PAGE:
Then, in her late 30s, while in Rome as a correspondent for the Tribune, Fuller met the 26-year-old Giovanni Ossoli , the younger son of a noble family of modest means. By Fuller’s own account, Ossoli was “ignorant of great ideas, ignorant of books,” a man unlikely to win the respect of her highly intellectual friends back home — or, one might have thought, her own. And yet it was to him that Fuller surrendered not only her heart but also her closely guarded virginity. When she found herself pregnant, she entered into marriage with some reluctance, having apparently abandoned the notion that it made sense for people to bind themselves to one another for life.
Marshall speculates on the possible reasons for Fuller’s attraction to Ossoli: the liberating example of such Europeans as George Sand, whom Fuller had met in Paris and who lived openly with her lover, the composer Frederic Chopin; or perhaps, since he knew no English and presumably nothing of Fuller’s reputation, the knowledge that Ossoli loved her for herself and not her celebrity. Whatever the explanation, it’s clear that the couple’s affection deepened after the birth of a son — and the dangers that all three managed to survive during the crushing of the short-lived Roman republic in 1849. Wrenched by the need to leave her baby in the countryside while covering events in Rome for the Tribune, Fuller realized that it was motherhood alone that could “break the spell” of her loneliness.
At this juncture the story truly becomes, to use Marshall’s own term, “operatic.” Having decided to return to the United States to promote her book on the Roman republic, Fuller, along with her husband and two-year-old son, drowned in a shipwreck off the coast of Long Island. Just at the moment Fuller seemed to have it all (to interpolate another 21st-century phrase), it was all cut short.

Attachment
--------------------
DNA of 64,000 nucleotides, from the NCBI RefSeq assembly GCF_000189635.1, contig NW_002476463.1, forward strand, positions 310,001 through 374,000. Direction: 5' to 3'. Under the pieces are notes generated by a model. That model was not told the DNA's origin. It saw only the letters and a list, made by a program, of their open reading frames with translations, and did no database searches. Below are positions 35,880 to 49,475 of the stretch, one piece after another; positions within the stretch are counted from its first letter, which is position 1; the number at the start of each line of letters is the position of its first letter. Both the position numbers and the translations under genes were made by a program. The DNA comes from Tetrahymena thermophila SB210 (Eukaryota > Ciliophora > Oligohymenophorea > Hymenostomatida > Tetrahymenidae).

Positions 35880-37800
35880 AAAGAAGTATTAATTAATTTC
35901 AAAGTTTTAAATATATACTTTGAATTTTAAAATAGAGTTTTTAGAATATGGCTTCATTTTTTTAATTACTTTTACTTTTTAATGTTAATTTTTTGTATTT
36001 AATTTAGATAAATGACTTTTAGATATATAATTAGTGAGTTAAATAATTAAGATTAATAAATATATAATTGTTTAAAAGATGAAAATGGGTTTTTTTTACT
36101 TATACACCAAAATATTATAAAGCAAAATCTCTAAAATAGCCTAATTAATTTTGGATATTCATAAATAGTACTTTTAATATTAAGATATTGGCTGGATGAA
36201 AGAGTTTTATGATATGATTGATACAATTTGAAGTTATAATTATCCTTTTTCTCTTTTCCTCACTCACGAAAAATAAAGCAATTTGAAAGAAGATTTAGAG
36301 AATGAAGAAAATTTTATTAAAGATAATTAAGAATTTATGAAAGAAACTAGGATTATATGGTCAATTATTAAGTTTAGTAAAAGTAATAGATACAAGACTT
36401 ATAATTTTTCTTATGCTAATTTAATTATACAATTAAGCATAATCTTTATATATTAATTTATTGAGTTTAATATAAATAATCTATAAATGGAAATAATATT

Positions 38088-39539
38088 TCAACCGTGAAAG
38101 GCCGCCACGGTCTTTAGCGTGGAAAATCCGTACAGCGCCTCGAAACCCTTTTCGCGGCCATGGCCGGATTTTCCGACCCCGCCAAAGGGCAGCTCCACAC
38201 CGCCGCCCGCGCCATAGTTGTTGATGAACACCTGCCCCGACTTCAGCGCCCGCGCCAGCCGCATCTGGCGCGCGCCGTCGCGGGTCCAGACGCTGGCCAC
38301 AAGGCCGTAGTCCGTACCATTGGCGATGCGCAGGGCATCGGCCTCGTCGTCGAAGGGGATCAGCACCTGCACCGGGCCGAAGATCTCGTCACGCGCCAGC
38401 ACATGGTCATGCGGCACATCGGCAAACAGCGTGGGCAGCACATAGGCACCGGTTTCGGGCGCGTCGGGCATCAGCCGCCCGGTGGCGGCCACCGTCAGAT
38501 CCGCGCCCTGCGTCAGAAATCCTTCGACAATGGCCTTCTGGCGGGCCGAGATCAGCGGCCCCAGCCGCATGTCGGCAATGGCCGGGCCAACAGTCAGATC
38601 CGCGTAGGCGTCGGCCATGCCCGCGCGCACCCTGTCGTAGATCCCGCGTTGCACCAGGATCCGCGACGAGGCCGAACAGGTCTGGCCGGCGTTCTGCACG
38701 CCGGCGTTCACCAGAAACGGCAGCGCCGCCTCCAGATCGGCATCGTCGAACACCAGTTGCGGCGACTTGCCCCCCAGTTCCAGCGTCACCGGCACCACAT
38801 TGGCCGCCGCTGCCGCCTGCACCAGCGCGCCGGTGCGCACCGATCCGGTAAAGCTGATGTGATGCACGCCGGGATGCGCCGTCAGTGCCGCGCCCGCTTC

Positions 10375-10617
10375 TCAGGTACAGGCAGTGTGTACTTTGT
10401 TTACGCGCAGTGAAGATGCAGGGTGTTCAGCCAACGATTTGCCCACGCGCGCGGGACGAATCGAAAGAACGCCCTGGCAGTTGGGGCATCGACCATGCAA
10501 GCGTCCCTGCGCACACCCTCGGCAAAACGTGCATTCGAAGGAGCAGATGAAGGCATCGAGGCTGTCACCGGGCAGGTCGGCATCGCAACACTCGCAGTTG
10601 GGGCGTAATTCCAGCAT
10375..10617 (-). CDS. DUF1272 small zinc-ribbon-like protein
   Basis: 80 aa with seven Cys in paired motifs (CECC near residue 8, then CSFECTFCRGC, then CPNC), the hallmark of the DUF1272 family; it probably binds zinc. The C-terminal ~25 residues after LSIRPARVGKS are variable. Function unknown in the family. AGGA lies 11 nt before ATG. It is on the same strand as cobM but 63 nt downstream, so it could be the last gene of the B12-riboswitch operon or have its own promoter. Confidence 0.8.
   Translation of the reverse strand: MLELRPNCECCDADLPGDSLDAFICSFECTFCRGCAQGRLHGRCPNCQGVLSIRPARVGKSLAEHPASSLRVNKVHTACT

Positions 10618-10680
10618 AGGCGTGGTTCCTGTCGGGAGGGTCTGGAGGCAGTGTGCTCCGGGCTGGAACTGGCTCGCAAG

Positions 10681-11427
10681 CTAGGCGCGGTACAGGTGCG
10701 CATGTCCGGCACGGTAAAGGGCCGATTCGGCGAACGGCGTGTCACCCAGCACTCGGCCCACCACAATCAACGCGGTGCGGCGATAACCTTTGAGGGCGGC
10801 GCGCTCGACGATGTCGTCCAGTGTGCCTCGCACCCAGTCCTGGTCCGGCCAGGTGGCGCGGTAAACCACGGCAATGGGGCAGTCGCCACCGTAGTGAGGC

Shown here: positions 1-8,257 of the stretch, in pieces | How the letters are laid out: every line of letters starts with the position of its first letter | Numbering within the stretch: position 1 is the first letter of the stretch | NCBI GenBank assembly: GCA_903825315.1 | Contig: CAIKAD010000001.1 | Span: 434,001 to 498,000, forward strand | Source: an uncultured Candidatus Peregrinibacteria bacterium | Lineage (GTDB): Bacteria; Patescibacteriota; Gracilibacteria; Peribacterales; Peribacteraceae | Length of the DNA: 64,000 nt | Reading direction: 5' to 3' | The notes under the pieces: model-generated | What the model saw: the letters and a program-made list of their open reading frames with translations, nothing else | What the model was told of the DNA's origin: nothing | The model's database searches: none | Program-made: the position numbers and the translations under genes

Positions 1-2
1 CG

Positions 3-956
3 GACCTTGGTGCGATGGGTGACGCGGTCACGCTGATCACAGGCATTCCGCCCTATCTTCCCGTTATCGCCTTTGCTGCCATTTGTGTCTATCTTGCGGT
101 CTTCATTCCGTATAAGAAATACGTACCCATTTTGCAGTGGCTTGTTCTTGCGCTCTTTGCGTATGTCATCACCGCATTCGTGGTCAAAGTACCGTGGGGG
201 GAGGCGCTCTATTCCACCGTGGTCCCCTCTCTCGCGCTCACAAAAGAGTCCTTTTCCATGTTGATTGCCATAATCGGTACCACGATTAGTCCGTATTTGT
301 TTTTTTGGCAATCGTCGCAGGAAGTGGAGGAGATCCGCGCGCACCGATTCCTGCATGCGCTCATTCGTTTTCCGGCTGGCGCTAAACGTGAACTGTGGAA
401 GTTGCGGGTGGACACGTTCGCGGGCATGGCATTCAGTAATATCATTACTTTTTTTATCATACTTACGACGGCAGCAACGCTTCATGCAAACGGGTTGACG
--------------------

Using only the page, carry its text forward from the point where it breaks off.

Had she survived, would Fuller have gone on to lead the nascent women’s movement in her home country? The Seneca Falls conference that kicked off that movement had taken place only two years before, and Fuller had been asked to chair another similar convention in 1850. Or, as Marshall suggests, might she have been uncomfortable at the helm of a mass movement? It’s impossible to know, and Marshall doesn’t attempt a definitive answer. In any event, Fuller’s advocacy of women’s rights clearly paved the way for what followed.
Marshall’s account is not without its flaws. The book could be better at placing Fuller within the context of 18th- and 19th-century women’s history. The “Conversations” Fuller presided over — discussion groups designed to expand women’s intellectual capabilities — were not so much an innovation as the culmination of a tradition of women’s reading circles that began in the 1760’s. On the other hand, it is difficult for the modern reader to appreciate the radicalism of Fuller’s view that there was no essential difference in the capacities of men and women without understanding that the proto-feminists who preceded her had always stopped short of such a declaration. And it is not entirely clear that another account of Fuller’s life was needed. In addition to the fairly recent scholarly tomes cited by Marshall, another popular biography of Fuller appeared just over a year ago, to critical acclaim.
Still, Marshall’s biography is an enlightening and absorbing portrait of a woman whose struggles and triumphs reflect the constraints of a bygone era and yet resonate today. In these pages, liberally enriched with quotations from her own vivid prose, Margaret Fuller comes to life. It’s not unusual to find, at the end of a biography, that its subject meets with death. But it’s rare that the reader comes upon that expected ending with tears in her eyes.
Natalie Wexler is working on a novel based on the life of a woman who edited a magazine in early 19th-century Baltimore. She is also the author of A More Obedient Wife, a novel based on the lives and letters of two women in the 1790s, both of whom were married to early Supreme Court Justices.